On 2 March 1889, Cindy’s parents deeded the 150 acre Wallins Creek farm where they lived to their four living children, Henry, Sarah, Lucinda, and Madison, and the heirs of their deceased daughter, Idress. They gave the land for care, support, and attention and retained control and possession of the land for their natural lives.
Jim bought other property in Harlan County starting in 1891, when he, along with Cindy’s brother Henry Howard and her brother-in-law Elijah Brock, bought property on Rocky Field Branch from William Blanton for $105. In 1892, Jim added to their Wallins Creek property with a tract adjoining his father-in-law’s farm, purchased from John M. and Birdie Napier for $1,225. Between 1895 and 1901, Jim bought property on Watts Creek and on Saylor’s Creek.
Jim once served as a magistrate, but his principal occupation was farming. What he raised is unknown. Most of their property at Wallins Creek was a mountainside, and that was likely true for the other Harlan County property he owned.
Cindy’s nephew Wilse Howard, son of her half-brother Hiram Brock Howard, was a ringleader in the Howard-Turner Feud in the late 1800s. He once came to Cindy running from the law. She hid him under a feather bed mattress and made the bed up over him. Officials searched her house but did not find him, and he later escaped from Harlan County. Wilse was hanged in Missouri in 1894, but that is a different story.
Move to Rockcastle County
Jim and Cindy sold their Wallins Creek and Saylor’s Creek properties on 22 February 1904 to make way for a move to Rockcastle County. They had sold the Watts Creek property in 1899 and 1903. Jim’s brother, Lum, moved to Rockcastle County around the same time. They likely moved to find better farmland.
On 16 March 1904, Jim bought a farm near Brodhead from S. Monie and Joshua Dunn for $2,000. He paid $1,900 in cash, with the final $100 due in a year, for 112 acres on Boone Fork on what is now Kentucky Highway 1326. They added six acres, bought from Hannah Whitehead for $60, on 31 January 1912.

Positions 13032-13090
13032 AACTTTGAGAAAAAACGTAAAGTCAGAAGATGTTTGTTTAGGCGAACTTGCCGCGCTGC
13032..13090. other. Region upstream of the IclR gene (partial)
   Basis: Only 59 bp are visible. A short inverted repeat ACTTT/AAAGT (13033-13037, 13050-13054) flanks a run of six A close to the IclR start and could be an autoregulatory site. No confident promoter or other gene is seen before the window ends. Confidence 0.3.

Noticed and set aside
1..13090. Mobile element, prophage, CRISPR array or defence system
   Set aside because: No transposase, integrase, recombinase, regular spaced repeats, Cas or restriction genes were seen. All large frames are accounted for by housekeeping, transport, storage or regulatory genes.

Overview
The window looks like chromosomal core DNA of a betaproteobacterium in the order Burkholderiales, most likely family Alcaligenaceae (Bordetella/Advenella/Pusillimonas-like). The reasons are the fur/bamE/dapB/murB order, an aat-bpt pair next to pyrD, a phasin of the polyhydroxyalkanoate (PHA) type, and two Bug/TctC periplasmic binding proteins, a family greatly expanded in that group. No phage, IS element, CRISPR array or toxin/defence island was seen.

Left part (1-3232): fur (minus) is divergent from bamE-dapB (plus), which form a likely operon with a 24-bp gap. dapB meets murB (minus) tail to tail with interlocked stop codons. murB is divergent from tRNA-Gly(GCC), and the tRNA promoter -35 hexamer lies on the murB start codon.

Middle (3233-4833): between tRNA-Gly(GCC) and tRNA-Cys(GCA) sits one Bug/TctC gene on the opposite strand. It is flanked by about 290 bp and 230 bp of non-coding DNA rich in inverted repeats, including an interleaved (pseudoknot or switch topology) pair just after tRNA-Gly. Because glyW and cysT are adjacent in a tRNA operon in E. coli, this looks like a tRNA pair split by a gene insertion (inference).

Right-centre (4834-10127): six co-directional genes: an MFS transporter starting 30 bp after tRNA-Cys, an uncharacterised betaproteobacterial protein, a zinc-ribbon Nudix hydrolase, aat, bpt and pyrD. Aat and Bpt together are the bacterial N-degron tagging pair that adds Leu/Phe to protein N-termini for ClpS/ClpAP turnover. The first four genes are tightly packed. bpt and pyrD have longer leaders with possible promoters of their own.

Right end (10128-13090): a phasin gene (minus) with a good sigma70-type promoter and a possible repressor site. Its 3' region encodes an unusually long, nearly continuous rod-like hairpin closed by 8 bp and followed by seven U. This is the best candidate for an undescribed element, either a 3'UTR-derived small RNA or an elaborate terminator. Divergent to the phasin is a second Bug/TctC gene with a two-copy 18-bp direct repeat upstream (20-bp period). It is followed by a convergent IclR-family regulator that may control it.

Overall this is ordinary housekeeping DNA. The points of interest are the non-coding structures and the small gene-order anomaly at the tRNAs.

The two-story house on the farm had seven rooms, plus a porch the length of the house on both levels. Jim usually had fifty acres of corn and a hayfield to cultivate every year, and the children helped with the farm work.
According to Jim’s niece Cindy Hopkins Saylor troops on one side or the other used the house during the Civil War. When the family moved in blood stains left by wounded soldiers remained on the upstairs walls and porch.
Two more children were born after the move to Rockcastle County—Lula Mae on 26 November 1904 and Walter in 1906. Walter died as an infant. The exact dates of his birth and death are unknown. He was buried in Maretburg Cemetery in Rockcastle County.
The Mt. Vernon Signal reported on 22 May 1908 that Jim had refused to allow the East Tennessee Telephone Company to set 14 poles on his property. The company instituted a lawsuit to condemn the land for that purpose. Specifics of the lawsuit are unknown, but on 25 May, the Rockcastle County court dismissed the case. The plaintiff moved for a dismissal without prejudice and at their expense.
Cindy was an excellent cook and seamstress. She quilted, made clothes for herself and daughter, Lula, and even made suits for her sons. She exhibited samples of her sewing and jelly at local fairs. In 1909 and 1912, she won an award in the handmade articles category for ladies’ gloves. In 1913, her blackberry jelly was a first place winner.
On 28 October 1919, Jim and Cindy sold their farm, advertised as 140 acres, at an auction run by Rockcastle Real Estate Company in Mt. Vernon. The newspaper ad described the property and the reason for the sale:
“Its location and general character make it a most desirable place and the only reason why Mr. Hopkins has consented to sell is because his years and health are such that he cannot work it himself; his boys have all grown to manhood and gone out into the world to do for themselves and outside labor is too high to hire.”
At fifty-seven years old, Jim was younger than the ad implies, and several of their sons still lived with them. Jim continued to farm other properties for over ten years. Jim and Cindy made a nice profit on the farm, which sold for $10,055.75. While the real estate company ad said the farm was 140 acres, the deed to buyer W. B. Sigman called it 132 acres. Even that is more than the 118 acres identified in the two deeds from when Jim bought the property.
On 5 December 1919, Jim paid $4,500 for a farm at Gum Sulphur, a community in Rockcastle County between Brodhead and Crab Orchard. This farm, on Boone Highway (now Kentucky Highway 2750, formerly U. S. Highway 150), included 100 acres and a two-story frame house near the road. The Hopkins family lived there until moving to Ohio two years later.
Move to Ohio